Garmin has released a new bow sight that ranges and then provides the corresponding pin to the distance.
Garmin has introduced an unbelievable innovative product to the archery world at this years ATA Show. They have released the Garmin Xero A1 and A1i.
The Garmin Xero is a digital ranging, laser bow sight.
This is a groundbreaking innovation in the archery world, and after reaching out to Garmin, here is what we know so far.
This bow sight, at the touch of a button, will scan and automatically measure the distance to your target. Once you receive your distance, a virtual lighted pin appears for the shot.
Calibrating the Garmin Xero will probably be the longest process for setting up a bow sight you will ever experience, but the results look like they're gonna blow your mind.
Once you are calibrated, you can enter hunt mode, which allows you use a single-button trigger that you mount on your bow's grip. This button allows you to range your target while at full draw, allowing for a one hand operation.
Once at full draw and while ranging your target, the sight will provide you with the compensated distance to the target based on the angle. After the target is ranged, the Garmin Xero will then provide you with the distance and angle.
The new bow sight will also provide you with a virtual LED pin that is only visible to the archer. This pin will match that of the compensated range, leaving you with a precise pin location. That eliminates distance estimation or the need to use a rangefinder.
Garmin also said that the Xero A1i includes something called Laser Locate™. This will estimate your arrow's point of impact and transfer that location to the hunter, giving them a precise location to begin tracking and recovering their game.
The Garmin Xero allows you to make some customized settings to the bow sight, too. You can automatically provide a single-pin configuration or specify manual pins. With the Xero A1i bow sight, you can also customize red and green LED multi-pin configurations, if color options are your thing.
Looking at this new bow sight, I can see hunters benefiting in the field tremendously. There will be less movement if you're not using a rangefinder. If a deer moves while you're at full draw, you no longer have to guess how much further or closer it went. I really think it would be very intriguing tool to use.
Like anything though, I have my concerns. My initial worry surrounds the fact that a bow sight is an intricate part of your set up. With this being an electronic, what happens when the electronics fail or if the batteries die? Do extreme temperatures affect it? Does it add a lot of weight to your set up?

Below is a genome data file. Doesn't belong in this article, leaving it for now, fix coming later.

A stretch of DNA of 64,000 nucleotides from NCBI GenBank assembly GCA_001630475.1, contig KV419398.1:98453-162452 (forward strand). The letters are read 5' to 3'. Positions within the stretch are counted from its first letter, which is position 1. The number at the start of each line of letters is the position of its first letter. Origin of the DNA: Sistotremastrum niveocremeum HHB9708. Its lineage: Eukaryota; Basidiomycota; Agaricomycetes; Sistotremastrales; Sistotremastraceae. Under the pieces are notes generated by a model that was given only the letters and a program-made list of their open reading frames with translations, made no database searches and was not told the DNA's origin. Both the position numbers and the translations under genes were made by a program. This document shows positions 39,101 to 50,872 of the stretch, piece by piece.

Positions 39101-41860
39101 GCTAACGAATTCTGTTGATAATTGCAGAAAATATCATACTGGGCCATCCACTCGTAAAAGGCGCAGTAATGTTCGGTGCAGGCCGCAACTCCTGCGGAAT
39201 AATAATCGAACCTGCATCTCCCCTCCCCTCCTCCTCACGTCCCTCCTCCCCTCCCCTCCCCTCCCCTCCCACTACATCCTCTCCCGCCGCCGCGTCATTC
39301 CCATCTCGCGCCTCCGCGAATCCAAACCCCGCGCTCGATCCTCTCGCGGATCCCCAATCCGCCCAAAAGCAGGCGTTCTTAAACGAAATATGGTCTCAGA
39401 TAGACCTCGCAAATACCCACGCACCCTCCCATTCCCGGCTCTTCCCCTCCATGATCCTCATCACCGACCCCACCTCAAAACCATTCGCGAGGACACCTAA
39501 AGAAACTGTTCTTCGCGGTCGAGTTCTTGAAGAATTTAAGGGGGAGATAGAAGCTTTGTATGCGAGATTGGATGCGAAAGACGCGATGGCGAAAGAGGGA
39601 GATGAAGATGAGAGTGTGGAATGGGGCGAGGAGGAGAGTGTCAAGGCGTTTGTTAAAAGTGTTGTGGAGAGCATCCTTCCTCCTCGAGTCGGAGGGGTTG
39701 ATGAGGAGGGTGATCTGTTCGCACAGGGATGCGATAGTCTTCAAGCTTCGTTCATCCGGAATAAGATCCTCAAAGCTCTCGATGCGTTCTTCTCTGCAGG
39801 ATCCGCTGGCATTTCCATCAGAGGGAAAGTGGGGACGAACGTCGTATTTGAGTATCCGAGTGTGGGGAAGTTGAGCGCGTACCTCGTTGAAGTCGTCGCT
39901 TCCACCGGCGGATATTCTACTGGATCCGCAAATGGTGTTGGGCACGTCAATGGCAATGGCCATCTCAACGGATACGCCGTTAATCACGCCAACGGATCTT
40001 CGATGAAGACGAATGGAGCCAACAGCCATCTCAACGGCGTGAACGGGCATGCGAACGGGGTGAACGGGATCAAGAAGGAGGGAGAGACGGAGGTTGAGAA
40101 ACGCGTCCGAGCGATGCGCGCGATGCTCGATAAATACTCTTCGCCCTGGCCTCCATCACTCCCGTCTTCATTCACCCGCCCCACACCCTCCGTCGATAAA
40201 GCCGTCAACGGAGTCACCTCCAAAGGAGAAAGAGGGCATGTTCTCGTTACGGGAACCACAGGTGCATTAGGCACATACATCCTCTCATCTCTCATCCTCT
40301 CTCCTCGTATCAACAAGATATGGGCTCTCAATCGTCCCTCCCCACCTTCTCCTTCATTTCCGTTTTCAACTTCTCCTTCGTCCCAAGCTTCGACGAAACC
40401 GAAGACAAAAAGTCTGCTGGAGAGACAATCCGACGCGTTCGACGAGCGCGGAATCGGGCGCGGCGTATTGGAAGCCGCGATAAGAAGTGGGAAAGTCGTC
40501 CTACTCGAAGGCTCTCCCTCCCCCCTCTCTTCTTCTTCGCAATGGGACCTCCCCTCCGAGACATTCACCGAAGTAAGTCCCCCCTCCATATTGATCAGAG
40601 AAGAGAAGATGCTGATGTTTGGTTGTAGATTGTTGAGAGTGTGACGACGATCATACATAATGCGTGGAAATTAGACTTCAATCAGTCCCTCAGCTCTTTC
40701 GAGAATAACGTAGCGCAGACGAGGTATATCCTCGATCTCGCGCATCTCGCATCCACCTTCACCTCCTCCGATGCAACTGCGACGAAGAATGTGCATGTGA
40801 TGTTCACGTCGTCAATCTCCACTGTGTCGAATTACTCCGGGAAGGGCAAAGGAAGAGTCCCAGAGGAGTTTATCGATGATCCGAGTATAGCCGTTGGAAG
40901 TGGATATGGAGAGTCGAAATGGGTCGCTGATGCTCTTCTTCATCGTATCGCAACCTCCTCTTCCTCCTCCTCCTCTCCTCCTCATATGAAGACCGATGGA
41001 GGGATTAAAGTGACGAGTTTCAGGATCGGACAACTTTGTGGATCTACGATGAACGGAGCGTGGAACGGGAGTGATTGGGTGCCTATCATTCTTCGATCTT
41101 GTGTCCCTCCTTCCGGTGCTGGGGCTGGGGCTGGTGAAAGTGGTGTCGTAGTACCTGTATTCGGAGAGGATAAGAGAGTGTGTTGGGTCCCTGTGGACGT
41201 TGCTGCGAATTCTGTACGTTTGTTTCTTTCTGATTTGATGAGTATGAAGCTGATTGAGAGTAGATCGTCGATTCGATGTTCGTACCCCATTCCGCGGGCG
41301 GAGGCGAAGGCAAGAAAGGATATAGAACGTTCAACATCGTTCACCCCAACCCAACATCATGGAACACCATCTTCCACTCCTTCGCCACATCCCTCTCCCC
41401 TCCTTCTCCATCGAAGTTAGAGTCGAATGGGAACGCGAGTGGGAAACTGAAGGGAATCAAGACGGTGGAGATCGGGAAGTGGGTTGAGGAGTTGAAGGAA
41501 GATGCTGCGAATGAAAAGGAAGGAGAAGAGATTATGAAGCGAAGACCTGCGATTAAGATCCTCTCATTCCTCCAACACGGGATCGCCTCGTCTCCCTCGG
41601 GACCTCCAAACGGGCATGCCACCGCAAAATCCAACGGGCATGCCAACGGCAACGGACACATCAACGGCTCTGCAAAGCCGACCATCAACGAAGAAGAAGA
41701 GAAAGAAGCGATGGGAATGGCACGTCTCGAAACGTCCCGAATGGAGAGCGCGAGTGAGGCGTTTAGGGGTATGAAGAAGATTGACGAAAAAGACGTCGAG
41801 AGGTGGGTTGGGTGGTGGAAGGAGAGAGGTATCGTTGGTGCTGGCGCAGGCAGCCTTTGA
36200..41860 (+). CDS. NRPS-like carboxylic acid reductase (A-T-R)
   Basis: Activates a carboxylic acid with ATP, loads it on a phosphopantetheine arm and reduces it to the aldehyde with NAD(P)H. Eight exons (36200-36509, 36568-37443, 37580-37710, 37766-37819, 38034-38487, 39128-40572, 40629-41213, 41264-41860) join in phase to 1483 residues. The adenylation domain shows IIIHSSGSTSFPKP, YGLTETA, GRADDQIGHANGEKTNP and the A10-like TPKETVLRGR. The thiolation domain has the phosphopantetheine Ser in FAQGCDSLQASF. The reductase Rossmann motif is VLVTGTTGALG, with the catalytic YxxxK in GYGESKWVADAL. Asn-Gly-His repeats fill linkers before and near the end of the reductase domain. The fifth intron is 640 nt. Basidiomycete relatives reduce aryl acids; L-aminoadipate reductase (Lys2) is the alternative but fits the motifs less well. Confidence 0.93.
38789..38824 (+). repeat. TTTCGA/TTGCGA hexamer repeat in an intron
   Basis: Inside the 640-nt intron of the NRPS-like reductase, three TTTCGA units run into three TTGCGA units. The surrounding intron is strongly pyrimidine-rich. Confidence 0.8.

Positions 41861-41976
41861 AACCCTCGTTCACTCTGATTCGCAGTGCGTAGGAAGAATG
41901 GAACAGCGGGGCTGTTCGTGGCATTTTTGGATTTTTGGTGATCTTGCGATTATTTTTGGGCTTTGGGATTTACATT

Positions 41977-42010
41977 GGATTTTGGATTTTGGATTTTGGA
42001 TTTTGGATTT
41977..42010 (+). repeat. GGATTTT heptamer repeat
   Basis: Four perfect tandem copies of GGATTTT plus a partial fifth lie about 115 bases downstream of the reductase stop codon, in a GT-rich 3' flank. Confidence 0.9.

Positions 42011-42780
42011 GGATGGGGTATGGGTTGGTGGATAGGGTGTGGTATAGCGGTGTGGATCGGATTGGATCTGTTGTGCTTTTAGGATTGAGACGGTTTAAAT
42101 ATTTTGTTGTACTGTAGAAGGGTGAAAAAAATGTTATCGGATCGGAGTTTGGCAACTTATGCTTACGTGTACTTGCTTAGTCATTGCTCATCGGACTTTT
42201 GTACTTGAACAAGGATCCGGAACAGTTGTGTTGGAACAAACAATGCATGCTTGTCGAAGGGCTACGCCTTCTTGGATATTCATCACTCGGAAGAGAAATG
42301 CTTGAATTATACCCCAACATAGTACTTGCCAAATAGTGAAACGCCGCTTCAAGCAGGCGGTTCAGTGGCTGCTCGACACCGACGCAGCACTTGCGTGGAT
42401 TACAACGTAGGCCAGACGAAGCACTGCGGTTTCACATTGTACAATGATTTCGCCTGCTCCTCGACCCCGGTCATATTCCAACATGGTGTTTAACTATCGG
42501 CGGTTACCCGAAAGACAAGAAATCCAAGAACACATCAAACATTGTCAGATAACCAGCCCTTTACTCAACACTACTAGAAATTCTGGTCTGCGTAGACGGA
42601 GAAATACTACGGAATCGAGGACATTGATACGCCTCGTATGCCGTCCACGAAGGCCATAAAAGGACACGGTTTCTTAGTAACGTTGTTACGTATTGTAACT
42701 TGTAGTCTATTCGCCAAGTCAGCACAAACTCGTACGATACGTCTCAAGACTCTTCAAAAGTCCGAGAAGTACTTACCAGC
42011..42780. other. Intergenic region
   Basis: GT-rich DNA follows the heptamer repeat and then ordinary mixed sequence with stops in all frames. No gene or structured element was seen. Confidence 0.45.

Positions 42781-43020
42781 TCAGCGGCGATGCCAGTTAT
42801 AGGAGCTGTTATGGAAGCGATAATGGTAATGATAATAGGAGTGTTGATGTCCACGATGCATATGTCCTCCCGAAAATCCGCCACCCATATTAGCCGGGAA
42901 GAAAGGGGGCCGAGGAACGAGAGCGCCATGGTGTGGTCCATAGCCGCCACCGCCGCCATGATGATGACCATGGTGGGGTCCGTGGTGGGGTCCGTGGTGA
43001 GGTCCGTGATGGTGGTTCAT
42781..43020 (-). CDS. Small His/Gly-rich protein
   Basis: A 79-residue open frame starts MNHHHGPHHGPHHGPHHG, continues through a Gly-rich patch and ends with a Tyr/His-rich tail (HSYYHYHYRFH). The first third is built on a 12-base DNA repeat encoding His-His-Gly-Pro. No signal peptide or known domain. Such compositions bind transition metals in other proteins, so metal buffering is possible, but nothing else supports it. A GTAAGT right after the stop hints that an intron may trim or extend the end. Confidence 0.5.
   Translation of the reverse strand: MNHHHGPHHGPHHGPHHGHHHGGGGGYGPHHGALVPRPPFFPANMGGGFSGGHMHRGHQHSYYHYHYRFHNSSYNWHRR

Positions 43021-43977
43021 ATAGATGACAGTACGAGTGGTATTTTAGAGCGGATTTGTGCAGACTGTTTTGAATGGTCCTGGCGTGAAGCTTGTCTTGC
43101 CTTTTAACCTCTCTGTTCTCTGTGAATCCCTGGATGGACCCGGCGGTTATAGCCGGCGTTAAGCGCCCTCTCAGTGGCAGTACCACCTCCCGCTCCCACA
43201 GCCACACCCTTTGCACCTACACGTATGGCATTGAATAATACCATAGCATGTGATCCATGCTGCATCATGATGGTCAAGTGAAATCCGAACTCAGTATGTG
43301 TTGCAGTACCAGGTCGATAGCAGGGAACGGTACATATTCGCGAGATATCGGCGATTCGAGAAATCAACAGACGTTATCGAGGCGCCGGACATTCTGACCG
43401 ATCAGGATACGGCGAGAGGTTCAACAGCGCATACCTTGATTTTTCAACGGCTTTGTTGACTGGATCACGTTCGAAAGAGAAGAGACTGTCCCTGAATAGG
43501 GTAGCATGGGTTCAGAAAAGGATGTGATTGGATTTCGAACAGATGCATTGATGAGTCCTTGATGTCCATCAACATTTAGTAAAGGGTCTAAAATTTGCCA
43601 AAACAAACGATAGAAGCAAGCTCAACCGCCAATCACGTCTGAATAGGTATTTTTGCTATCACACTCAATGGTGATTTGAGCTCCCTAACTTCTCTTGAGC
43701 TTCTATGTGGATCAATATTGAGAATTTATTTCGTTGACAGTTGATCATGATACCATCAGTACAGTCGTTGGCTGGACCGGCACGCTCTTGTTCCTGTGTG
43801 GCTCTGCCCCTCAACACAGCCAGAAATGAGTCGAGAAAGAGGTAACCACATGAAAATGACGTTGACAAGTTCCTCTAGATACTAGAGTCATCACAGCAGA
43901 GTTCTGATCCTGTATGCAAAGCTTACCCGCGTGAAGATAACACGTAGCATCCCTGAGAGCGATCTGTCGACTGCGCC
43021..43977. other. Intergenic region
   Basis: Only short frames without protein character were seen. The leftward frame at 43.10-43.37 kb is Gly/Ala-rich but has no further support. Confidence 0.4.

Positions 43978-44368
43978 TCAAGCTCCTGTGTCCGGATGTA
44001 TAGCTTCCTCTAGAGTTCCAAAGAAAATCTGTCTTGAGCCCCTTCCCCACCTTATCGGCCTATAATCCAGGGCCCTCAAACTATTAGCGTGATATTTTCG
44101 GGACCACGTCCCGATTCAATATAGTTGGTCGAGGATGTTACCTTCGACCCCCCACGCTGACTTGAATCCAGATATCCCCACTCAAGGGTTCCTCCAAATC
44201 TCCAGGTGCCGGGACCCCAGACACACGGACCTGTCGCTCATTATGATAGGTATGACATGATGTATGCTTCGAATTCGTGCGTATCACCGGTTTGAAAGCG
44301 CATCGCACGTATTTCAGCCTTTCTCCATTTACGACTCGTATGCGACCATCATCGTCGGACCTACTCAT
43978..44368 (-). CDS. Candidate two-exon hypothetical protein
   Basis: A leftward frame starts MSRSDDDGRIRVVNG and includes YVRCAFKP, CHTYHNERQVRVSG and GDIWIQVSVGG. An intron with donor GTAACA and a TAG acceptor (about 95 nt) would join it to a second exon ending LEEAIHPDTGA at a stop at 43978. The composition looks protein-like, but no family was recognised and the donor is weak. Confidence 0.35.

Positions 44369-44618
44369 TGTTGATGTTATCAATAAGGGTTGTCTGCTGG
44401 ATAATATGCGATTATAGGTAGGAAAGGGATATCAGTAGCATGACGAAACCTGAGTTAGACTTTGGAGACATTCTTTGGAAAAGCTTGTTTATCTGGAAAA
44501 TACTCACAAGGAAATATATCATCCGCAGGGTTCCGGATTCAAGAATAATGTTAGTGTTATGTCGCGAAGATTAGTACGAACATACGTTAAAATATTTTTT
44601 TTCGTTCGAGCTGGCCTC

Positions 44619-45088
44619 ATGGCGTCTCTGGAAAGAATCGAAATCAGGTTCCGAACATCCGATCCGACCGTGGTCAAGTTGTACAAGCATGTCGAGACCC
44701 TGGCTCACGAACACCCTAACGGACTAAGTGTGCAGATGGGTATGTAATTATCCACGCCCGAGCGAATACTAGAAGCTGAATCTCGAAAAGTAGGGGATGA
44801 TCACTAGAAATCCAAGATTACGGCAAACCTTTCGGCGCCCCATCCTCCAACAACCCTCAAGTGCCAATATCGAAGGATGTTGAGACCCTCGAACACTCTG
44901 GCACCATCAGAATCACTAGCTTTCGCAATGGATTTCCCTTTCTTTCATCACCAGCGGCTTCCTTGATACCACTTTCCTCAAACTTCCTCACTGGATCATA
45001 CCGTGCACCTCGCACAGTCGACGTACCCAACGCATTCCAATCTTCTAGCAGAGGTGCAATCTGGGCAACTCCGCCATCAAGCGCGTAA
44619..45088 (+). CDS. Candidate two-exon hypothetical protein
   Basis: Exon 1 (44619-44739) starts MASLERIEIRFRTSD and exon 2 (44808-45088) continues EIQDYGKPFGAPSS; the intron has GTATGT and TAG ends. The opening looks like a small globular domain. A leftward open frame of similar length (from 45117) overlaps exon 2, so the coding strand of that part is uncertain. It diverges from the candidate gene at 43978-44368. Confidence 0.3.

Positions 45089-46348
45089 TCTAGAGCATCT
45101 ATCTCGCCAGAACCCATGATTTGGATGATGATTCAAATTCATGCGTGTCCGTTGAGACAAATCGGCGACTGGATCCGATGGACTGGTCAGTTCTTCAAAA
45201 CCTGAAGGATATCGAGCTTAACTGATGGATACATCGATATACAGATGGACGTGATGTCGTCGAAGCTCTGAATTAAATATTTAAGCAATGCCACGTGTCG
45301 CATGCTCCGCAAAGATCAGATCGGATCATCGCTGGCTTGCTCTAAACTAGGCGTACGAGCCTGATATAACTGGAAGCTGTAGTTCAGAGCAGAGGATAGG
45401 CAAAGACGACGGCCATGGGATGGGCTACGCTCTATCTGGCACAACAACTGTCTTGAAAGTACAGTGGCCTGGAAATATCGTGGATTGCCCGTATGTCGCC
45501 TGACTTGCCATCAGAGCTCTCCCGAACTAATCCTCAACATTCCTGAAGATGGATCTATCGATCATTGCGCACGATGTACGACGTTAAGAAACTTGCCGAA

I reached out to Ted Gartner, the Corporate Communications Director at Garmin, who assured me these were things they already thought through. Gartner said that in fact, the sight is a lot lighter than you would think. It's almost directly comparable to other single pin, industry leading bow sights.
He also mentioned that the power requirements were pretty low, averaging out to a year's worth of use with two AAA lithium batteries. Ultimately, he set my mind at ease by addressing the bigger question:
"Our engineers considered unit failure, and engineered and tested this sight to be as rugged as possible - looking at vibration, temperature, water resistance, and many other factors," Gartner said. "In the unlikely event that the range finder portion becomes inoperable (cut cable, etc.), the unit will still work. That means you can set it to the fixed pins that you've previously ranged - which can save a hunting trip."
He added that they've had the Xero in beta tester hands since the beginning of fall hunting season, and "they're all beyond impressed."
Being a big fan of Garmin products and someone who has fallen in love with my Garmin Fenix 5, I can only believe this product will be solid.
The Garmin Xero A1 and A1i models come in with eye-opening price tags, but considering this is a rangefinder and a bow sight in one, I don't find it too crazy. The Garmin Xero A1 retails at $799 while the A1i retails at $999.
Most of your rugged, solid quality bow sights can range anywhere from $200 to $500 alone depending on the brand and model. Add in your average, good quality rangefinder to price out between $300 and $600, and between the two you are already at a minimum of $500 possibly over $1,100. So the price isn't too far out there when you do some math.
However, for most of us, it's still hard to drop $1,000 in a bow alone, so it will be interested the see how well-received they are by the general bowhunting public.
Also, since the Xero is an electronic sight, it's likely not going to be legal to use for hunting in certain states. As of right now, this is the information Garmin has collected:
It's yet to be seen if the remaining states will make any sort of exceptions, but we're guessing they won't at first.
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